For new Drone and hoverboard owners there are several key laws that you need to be aware of in order to keep yourselves and your children safe and out of trouble!
They are two of this year’s must-have holiday item, coveted by children and adults alike. Retailers are promoting them heavily online and on catalog covers, and they are an increasingly common sight. But before you take that shiny new drone out for your first flight or take that hoverboard for a spin around the block you had better know the laws related to usage or you may face heavy fines!
Register Your Drone And Know Your Responsibilities
We've covered a lot about the new drone registration laws and while many of us may not totally agree with it, it is a law that you should be aware of especially since it cares some major fines and penalties! The online process should only take about five minutes, and the $5 cost covers any number of drones you own for three years. Once registered, write or affix your registration number to your drone, and carry a physical or digital version of your registration card when you fly.
Just remember that anyone over the age of 13 must register their drone regardless of size. The actual min weight is only 1/2 a pound or so and a maximum of 55lbs. You are also limited to a flight ceiling of 400ft, and must maintain visual contact with your drone at all times.
For more regulations be sure to checkout some of the FAQ's so you are fully aware of what you can and can't do with your drone. If you still have questions the FAA is partnering with several industry associations to promote safe and responsible use of unmanned aircraft. You can read more about the Know Before You Fly educational campaign.
Hoverboards: You Better Know Your Local Laws!
Many new hoverboard owners may be shocked to find out that there are in fact several law regarding usage and in many places — from New York State to individual schools, malls and stores — they are actually illegal to ride!
Anytime a new and popular mode of transportation hits the mainstream we see a great deal of confusion when it comes to laws and legality of use on the roadways. The public often isn't aware that there are laws that actually regulate when, where and by whom a new device can be operated. In the cases of device like hoverboards the powers that be struggle to keep up with a sudden rise in popularity and existing laws may not clearly point to the device in question.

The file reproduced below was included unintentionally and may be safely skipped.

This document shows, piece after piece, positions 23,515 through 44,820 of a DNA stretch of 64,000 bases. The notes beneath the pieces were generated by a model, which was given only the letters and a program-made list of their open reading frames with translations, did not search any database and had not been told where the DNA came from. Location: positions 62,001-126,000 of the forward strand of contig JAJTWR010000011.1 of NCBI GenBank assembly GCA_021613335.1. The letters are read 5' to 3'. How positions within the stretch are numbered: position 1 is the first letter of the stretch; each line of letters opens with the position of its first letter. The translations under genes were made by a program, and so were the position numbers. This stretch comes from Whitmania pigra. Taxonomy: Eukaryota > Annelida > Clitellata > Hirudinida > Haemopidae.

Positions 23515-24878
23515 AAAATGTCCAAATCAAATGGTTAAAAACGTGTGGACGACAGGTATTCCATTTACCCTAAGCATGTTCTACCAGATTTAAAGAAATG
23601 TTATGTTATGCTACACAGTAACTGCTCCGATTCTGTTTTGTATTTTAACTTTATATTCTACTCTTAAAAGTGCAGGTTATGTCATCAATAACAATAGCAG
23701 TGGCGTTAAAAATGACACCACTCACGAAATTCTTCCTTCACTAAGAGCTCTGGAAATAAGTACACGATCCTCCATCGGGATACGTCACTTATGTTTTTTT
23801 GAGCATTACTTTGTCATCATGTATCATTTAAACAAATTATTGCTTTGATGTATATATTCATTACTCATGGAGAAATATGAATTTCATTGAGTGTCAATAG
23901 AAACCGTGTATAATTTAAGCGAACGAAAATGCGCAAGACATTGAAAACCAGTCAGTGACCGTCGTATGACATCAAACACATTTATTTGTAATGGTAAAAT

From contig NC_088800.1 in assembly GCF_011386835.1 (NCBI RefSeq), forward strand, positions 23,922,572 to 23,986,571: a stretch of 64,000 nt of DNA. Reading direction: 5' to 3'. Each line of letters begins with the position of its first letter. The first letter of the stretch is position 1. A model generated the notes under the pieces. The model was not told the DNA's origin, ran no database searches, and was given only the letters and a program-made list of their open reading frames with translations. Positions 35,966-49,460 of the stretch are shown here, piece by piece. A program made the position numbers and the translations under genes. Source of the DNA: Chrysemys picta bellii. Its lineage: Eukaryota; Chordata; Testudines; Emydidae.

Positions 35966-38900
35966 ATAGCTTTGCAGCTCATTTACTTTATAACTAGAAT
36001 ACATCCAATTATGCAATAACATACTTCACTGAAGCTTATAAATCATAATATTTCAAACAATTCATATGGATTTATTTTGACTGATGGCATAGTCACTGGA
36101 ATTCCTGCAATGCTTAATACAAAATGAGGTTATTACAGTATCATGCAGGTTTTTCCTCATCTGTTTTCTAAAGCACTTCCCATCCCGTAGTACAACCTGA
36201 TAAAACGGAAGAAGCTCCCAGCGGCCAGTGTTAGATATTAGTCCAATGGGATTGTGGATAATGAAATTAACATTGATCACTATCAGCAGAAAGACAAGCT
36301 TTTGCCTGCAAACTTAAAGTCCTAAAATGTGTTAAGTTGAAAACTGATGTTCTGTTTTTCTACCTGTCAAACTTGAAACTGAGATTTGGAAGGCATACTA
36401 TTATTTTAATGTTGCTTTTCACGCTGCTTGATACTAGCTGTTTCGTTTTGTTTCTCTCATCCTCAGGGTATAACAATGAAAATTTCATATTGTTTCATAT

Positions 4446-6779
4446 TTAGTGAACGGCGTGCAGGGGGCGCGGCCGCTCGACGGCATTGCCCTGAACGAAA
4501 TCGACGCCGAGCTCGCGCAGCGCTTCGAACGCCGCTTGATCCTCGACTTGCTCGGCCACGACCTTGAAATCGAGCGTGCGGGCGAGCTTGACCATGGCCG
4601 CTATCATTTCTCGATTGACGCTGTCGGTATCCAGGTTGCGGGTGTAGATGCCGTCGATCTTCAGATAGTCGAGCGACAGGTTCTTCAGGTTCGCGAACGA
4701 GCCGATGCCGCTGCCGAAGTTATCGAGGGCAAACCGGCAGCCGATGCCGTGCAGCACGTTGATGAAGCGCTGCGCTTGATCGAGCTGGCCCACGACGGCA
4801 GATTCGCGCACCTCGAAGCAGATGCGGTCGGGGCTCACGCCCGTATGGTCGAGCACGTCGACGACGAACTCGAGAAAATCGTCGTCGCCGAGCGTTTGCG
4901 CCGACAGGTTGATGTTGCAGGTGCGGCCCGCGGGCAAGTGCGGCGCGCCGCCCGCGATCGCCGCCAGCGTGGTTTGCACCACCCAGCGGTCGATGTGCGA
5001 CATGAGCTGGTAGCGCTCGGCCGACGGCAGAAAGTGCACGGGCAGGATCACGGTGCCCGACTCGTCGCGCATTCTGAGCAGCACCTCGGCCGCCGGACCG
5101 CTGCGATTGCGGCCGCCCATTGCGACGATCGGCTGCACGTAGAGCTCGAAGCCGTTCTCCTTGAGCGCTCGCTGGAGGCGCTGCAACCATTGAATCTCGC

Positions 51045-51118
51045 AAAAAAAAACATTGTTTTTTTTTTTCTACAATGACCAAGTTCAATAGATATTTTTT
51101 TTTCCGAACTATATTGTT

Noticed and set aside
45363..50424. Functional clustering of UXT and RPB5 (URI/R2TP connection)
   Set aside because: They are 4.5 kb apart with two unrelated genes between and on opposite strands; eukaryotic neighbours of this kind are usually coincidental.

This is certainly true as it pertains things like motorized scooters and now hoverboards. Existing laws may not have mentioned them directly, therefore many new owners might not know that they are in fact covered by those laws.
In the case of the New York owners in areas like the Upper East Side and other parts of New York City, the state classifies them as motorized vehicles that cannot be registered, so riding them in public can incur a steep fine.
Such is also the case in California! Recently we saw a surge of people taking to Facebook to voice protest over what they think is 'a new way for the state to make money' when in fact the new law actually overturns old laws that had previously banned the usage of motorized skateboards.
The new law, which will take effect on January 1, 2016, was signed into legislation back in October. Filed as AB 604, the law defines “electrically motorized boards” as a new legal category (characterized by moving no faster than 20mph, carrying only one person, and being no bigger than 60 by 18 inches), and specifies that an operator must be at least 16 years of age to operate their hoverboard on any public street, highway, bikeway, or any other public bicycle path, sidewalk, or trail.
The bill would also require electrically motorized boards to be equipped with safety equipment, as specified, and restrict the operation speed of electrically motorized boards. Any violation of the new law carries a penalty of $275 and possible confiscation of the device.
As you can see from these two examples the laws vary widely. Regulations will also vary widely as local governments and both public and private entities implement their own restrictions. So you certainly want to check with your local government as well as private entities like your property management or HOA's, retailers and any entertainment venues you might want to take your drone or hoverboard to.